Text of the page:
University of Michigan / Amazon
I am interested in understanding large graphs and the natural processes they capture by focusing on (a) similarity analysis at the node and graph level (node classification, graph similarity, graph matching), as well as (b) pattern mining (graph summarization, graph anomaly and event detection).
Talks and Events
2022 Talk: Beyond Homophily In Graph Neural Networks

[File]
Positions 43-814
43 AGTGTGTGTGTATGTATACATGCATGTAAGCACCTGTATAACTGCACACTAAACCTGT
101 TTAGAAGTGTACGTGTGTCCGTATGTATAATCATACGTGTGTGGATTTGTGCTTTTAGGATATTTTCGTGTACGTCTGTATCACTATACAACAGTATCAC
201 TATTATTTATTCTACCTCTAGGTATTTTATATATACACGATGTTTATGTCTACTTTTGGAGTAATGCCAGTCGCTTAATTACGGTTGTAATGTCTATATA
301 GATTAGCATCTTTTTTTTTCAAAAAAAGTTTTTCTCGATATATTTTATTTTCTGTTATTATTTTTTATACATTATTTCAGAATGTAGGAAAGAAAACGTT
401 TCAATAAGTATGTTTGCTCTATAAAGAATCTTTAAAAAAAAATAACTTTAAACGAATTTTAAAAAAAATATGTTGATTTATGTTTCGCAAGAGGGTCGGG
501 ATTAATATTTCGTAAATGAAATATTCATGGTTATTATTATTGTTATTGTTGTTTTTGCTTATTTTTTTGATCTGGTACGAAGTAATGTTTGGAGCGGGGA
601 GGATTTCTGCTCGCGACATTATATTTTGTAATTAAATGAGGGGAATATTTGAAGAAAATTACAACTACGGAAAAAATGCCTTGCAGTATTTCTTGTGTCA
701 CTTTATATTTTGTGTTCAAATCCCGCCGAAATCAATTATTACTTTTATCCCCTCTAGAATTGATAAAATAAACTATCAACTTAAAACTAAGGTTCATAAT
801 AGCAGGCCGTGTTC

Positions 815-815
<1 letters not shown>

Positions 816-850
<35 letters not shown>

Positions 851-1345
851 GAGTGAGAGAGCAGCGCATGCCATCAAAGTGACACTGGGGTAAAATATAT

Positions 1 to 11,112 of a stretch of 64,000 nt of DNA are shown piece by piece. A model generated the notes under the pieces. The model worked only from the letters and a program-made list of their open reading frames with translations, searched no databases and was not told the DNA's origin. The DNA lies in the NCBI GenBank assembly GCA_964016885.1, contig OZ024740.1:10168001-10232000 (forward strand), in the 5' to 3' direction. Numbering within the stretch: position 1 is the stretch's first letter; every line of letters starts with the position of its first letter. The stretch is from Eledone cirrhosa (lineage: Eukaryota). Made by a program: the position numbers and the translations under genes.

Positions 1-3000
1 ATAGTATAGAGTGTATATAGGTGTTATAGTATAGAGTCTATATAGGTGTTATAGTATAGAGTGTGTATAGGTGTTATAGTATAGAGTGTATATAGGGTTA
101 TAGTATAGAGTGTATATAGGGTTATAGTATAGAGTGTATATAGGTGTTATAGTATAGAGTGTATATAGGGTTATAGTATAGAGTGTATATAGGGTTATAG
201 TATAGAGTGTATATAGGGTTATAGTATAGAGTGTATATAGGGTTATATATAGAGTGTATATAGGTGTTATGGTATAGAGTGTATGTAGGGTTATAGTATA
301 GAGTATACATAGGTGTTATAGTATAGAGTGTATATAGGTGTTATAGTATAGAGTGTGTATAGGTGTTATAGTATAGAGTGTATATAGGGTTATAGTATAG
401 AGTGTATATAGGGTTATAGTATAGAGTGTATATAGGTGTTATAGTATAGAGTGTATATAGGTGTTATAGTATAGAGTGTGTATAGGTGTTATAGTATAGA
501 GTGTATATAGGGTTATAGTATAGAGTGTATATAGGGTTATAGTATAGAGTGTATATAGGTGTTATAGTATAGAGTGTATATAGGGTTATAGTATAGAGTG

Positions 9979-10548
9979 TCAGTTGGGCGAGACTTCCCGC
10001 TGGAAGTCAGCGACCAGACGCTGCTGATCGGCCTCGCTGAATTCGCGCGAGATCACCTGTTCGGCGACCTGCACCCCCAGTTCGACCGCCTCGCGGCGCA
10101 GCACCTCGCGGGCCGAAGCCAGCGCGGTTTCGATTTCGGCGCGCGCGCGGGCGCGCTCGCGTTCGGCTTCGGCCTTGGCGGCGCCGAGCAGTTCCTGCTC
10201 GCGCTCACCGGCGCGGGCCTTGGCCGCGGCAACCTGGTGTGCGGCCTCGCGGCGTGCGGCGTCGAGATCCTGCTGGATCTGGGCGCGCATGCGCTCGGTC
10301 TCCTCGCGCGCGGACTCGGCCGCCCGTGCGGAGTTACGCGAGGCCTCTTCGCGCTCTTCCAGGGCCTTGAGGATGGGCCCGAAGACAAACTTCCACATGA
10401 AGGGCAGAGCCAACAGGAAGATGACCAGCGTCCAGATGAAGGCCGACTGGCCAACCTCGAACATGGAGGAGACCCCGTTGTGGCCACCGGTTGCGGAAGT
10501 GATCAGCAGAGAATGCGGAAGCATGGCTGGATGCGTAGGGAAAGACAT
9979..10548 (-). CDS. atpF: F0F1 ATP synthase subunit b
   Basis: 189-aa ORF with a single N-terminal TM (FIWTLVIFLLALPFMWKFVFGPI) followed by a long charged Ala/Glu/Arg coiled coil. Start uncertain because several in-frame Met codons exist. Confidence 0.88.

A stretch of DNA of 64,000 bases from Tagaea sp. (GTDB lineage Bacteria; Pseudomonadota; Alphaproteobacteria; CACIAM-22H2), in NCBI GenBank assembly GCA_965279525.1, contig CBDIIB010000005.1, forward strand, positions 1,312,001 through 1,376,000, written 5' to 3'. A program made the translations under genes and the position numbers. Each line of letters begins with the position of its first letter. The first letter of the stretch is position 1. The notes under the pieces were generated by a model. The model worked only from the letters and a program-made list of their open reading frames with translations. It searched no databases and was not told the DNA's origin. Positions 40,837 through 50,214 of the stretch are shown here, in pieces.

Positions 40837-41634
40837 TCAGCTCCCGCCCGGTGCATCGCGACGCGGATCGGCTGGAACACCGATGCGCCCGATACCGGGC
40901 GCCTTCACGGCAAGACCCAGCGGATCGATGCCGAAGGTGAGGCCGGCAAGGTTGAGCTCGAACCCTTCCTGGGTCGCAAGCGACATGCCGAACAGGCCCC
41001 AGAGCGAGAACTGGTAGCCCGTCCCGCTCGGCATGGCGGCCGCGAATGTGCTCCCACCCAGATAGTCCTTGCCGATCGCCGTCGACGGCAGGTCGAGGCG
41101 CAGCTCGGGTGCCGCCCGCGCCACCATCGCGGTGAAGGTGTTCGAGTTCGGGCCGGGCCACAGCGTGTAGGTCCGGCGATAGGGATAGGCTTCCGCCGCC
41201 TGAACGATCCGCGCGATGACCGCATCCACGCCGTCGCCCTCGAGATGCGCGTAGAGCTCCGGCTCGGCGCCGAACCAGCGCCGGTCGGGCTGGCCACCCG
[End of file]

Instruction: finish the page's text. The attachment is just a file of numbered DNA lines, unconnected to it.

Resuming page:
Graph learning, which leverages the complex relationships between entities in non-Euclidean data, has a wide range of high-impact applications, including recommendation systems, bioinformatics, fraud detection, and more. Graph neural networks (GNNs) have become one of the most popular graph deep learning models, achieving state-of-the-art results for semi-supervised classification, in which the goal is to infer the unknown labels of the nodes given partially labeled networks with node features. While many different GNN models have been proposed, most of them perform best in graphs that exhibit the property of homophily, sometimes referred to as the idea that “birds of a feather flock together”, in which linked nodes often belong to the same class or have similar features. However, in the real world, there are also many settings where “opposites attract”, leading to networks that exhibit heterophily, in which linked nodes tend to be from different classes. Many of the most popular GNNs fail to generalize well to networks with heterophily (low homophily). In this talk, I will present my group’s work on identifying effective GNN designs and introducing new architectures that can improve performance in heterophilous networks. I will also discuss connections between heterophily and other well-known challenges of GNNs, including oversmoothing and robustness.